Insights
Publications

California Court Finds Shift Call-Ins May Trigger Reporting Time Pay

February 13, 2019 Articles

A California court has held that employees required to call their employers before a shift to determine whether they are assigned to work may be entitled to reporting time pay on days when they are not actually put to work. Thus, employers utilizing similar scheduling models may be required to pay employees not assigned to work an amount equal to half the employee’s normal daily pay for those shifts.

In Ward v. Tilly’s, Inc., B280151 (Feb. 4, 2019), a California Court of Appeal allowed a lawsuit to proceed against retailer Tilly’s, which had scheduled employees for a combination of regular and “on-call” shifts. For Tilly’s “on-call” shifts, employees were required to contact their stores two hours before the shift start to determine whether they were needed to work those shifts. Tilly’s advised employees to assume they would be needed for their on-call shifts until told otherwise, and employees were disciplined for failing to contact their stores prior to the on-call shifts, for contacting the stores late, or for refusing to work when assigned in the call.

Skylar Ward, a Tilly’s sales clerk, filed a putative class action complaint against Tilly’s alleging that its employees were due reporting time pay on days they were required to call in for a shift but were not directed to appear for work. The court held that Tilly’s on-call scheduling system triggered wage order reporting time pay requirements, which provide pay for each workday “an employee is required to report for work and does report, but is not put to work or is furnished less than half said employee’s usual or scheduled day’s work.”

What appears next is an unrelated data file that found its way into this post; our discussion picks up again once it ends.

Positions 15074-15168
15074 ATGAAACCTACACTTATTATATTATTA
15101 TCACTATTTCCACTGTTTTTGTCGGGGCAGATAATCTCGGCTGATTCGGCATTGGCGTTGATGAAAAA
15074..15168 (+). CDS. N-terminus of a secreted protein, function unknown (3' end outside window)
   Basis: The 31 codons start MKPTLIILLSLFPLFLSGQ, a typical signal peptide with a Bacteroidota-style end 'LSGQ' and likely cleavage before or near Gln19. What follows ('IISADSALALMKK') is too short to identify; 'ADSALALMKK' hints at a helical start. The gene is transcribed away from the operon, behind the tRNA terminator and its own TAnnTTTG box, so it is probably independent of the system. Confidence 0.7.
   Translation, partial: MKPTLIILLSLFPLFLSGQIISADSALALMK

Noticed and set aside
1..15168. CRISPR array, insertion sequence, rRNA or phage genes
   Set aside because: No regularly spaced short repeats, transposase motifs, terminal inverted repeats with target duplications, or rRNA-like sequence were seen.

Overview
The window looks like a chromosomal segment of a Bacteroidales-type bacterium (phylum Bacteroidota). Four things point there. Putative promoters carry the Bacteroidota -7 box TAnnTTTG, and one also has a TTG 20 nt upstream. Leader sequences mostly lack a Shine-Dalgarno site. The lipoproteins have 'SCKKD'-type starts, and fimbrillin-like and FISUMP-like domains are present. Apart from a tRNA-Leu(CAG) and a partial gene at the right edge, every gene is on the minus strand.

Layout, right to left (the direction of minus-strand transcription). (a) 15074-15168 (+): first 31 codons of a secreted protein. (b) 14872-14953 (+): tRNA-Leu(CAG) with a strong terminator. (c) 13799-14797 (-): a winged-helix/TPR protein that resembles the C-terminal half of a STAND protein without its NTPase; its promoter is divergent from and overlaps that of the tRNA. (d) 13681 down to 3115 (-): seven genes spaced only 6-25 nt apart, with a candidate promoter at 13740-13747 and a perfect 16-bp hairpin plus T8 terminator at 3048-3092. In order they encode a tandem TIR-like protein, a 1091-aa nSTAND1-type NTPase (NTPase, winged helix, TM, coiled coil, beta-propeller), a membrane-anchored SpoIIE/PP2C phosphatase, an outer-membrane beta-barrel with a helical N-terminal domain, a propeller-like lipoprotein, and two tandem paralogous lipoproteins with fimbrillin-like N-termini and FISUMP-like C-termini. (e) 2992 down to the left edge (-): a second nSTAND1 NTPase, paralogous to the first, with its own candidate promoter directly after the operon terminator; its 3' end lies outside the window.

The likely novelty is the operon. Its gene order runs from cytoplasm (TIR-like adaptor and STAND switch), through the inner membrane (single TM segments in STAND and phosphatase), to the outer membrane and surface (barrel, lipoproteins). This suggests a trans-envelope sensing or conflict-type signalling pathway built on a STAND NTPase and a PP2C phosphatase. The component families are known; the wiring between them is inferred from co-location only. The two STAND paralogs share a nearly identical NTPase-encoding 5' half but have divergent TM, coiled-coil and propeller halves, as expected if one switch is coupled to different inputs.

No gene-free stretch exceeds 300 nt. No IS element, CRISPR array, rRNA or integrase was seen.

The court explained that “report[ing] for work within the meaning of the wage order is best understood as presenting oneself as ordered.” The court opined that, when on-call employees contacted Tilly’s two hours before on-call shifts, as Tilly’s ordered, they were “reporting for work.” The court rejected Tilly’s argument that “reporting for work” “requires an employee’s physical presence at the workplace at the start of a scheduled shift.”

The court found Tilly’s policies to be precisely the type of restriction that reporting time pay was designed to discourage. The court opined that such on-call shifts burden employees, who must make child and elder care arrangements for such shifts and cannot take other jobs, go to school, or make social plans—but who nonetheless receive no compensation unless they ultimately are called in to work. The court acknowledged, however, that the wage orders create difficult line-drawing challenges as the orders do not specify how much advance notice employees must be given to avoid a reporting time penalty.

In light of this decision, employers should review their scheduling policies. In some instances, the cost of reporting time pay may be necessary to ensure that an employee is available for the shift. Where an employer does not want to incur reporting time expenses, it should attempt to distinguish its shift policies from Tilly’s.